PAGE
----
Pennsylvania School Sees Improvement After Dropping Michelle Obama's Lunch Program

February 22, 2017

A western Pennsylvania high school has experienced an incredible turnaround in its lunch program since abandoning Michelle Obama's National School Lunch Program.

The former first lady's lunch program was widely criticized for being unappealing to students, according to TheBlaze.




Parents were unimpressed with the product of the National School Lunch Program as well.

Since opting out of the federal program, Penn-Trafford High School in Harrison City has increased lunch options for students and more than made up for lost federal funding, according to TribLive.

Students at the school waited longer in line for fewer meal choices with Obama's lunch initiative. Program rules required schools to offer healthier food options with less calories and more fruits and vegetables, but students would often throw fruits and vegetables in the garbage.

Brianna Lander, 18, a senior at Penn-Trafford, told TribLive that she has seen a change in students' lunchroom behavior since the school left the lunch program.

"The trash cans were always full, sometimes overflowing. You don't see that now. People would go up to the snack line and get random junk food, where now you can get an actual meal and eat it," she said.

The school has reportedly increased its lunch sales after remodeling its cafeteria after a food court to allow for a wider array of options, such as a deli and panini station.

"We've lost, to date, about $40,000 worth of reimbursement, but our sales are up about $50,000 over last year," district Business Manager Brett Lago told TribLive. "The participation has gone from about 25 to 45 percent, and we're still providing free lunches to all those students who would have been eligible under the school lunch program."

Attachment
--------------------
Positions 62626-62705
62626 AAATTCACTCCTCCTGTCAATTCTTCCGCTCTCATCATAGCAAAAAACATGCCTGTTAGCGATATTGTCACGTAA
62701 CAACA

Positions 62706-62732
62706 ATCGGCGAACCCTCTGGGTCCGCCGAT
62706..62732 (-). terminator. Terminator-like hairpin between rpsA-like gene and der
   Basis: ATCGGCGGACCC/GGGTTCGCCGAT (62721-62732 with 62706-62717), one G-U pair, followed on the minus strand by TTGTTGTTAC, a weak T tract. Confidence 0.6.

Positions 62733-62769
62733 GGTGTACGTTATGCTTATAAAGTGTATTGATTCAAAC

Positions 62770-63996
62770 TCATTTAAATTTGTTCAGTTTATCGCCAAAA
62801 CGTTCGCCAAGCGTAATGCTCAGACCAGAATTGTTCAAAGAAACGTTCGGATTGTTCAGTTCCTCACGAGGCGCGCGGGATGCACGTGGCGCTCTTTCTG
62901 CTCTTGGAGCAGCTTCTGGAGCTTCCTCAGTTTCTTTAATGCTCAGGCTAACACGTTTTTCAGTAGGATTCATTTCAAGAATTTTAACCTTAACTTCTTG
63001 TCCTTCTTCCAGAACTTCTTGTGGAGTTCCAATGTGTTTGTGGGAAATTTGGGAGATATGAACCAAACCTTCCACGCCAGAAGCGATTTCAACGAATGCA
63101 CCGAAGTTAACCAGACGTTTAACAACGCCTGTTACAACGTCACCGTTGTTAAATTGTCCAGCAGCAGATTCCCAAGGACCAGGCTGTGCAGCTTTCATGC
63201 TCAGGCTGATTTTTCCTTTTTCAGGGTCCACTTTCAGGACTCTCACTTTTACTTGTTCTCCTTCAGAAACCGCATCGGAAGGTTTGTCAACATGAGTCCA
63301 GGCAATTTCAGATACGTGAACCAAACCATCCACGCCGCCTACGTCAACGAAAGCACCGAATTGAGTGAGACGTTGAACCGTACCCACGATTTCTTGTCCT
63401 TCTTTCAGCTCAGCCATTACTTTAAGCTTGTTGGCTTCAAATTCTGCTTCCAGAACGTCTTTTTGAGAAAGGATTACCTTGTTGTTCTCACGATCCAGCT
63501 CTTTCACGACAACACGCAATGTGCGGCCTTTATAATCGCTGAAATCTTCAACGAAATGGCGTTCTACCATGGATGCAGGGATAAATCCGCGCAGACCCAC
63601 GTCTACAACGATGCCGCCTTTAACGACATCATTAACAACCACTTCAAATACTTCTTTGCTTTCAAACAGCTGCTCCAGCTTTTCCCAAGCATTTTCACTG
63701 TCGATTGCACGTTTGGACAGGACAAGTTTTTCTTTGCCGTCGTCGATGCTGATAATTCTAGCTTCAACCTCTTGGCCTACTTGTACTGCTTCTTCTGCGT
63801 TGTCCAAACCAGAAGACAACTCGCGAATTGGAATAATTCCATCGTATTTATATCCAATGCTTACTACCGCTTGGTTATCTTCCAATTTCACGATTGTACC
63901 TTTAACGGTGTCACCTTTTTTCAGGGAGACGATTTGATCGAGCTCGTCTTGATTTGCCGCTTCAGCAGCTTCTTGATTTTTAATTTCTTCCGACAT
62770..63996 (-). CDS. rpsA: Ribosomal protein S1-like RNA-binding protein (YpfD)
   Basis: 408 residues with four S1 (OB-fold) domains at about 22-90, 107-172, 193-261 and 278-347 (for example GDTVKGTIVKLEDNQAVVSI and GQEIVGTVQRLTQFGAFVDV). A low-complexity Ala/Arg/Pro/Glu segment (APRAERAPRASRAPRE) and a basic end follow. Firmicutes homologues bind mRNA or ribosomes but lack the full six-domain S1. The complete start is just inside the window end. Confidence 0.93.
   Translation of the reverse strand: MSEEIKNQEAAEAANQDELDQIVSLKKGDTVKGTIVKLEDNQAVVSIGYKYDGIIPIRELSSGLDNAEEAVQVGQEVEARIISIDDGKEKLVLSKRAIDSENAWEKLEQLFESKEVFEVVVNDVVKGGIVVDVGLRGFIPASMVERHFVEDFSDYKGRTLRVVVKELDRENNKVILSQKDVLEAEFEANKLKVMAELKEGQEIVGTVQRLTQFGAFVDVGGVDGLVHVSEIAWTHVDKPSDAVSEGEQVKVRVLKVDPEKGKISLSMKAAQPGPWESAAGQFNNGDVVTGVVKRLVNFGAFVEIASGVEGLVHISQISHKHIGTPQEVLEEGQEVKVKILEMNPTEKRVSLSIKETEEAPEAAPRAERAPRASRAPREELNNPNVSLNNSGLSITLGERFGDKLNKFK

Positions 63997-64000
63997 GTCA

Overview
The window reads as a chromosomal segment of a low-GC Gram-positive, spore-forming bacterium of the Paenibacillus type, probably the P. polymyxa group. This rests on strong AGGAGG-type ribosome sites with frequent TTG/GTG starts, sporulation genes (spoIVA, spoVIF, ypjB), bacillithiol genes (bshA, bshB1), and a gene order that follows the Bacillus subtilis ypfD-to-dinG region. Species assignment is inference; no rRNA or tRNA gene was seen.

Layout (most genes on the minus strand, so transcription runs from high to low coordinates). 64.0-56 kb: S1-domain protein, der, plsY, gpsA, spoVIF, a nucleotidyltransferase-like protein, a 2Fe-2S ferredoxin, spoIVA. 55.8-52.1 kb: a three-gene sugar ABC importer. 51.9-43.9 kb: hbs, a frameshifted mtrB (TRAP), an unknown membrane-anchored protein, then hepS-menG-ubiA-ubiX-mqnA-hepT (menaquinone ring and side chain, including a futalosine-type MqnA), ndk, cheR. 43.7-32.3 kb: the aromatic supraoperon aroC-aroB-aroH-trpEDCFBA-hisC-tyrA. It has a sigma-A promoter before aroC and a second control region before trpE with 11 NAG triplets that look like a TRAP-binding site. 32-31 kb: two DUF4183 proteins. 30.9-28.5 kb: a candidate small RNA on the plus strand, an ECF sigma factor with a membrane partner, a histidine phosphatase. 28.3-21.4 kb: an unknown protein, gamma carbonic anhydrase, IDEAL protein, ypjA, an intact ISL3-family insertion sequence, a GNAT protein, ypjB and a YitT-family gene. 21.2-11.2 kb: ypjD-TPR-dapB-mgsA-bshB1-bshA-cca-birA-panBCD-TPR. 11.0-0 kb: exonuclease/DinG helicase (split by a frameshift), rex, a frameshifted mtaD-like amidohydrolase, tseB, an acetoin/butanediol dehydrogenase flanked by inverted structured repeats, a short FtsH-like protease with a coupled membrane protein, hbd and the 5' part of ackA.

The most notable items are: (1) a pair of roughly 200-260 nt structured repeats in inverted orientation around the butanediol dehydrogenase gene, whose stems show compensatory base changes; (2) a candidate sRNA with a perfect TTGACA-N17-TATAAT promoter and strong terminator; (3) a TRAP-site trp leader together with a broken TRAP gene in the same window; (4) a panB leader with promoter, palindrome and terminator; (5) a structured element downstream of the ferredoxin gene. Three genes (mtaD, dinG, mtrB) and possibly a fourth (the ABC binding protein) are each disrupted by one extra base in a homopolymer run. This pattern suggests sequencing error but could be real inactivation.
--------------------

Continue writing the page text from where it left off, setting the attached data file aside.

Students seem happy with more food options and are, according to Lander, "actually leaving full now." Others appear to feel the same way.

"You get to choose what you want instead of being sort of funneled in and only having one choice," said junior Chase Zavarella, 17. "I think everyone is happier with the new selection."

The federal lunch program boxed all students into the same eating standards, according to Lago, who said that is unrealistic for growing kids.

"Kids at that age, they're a little more informed and better at making smart choices for themselves because we still have a lot of healthy options. But as far as meal guidelines, you can't say that a 300-pound football player and a 90-pound cheerleader have the same [dietary] needs on a daily basis."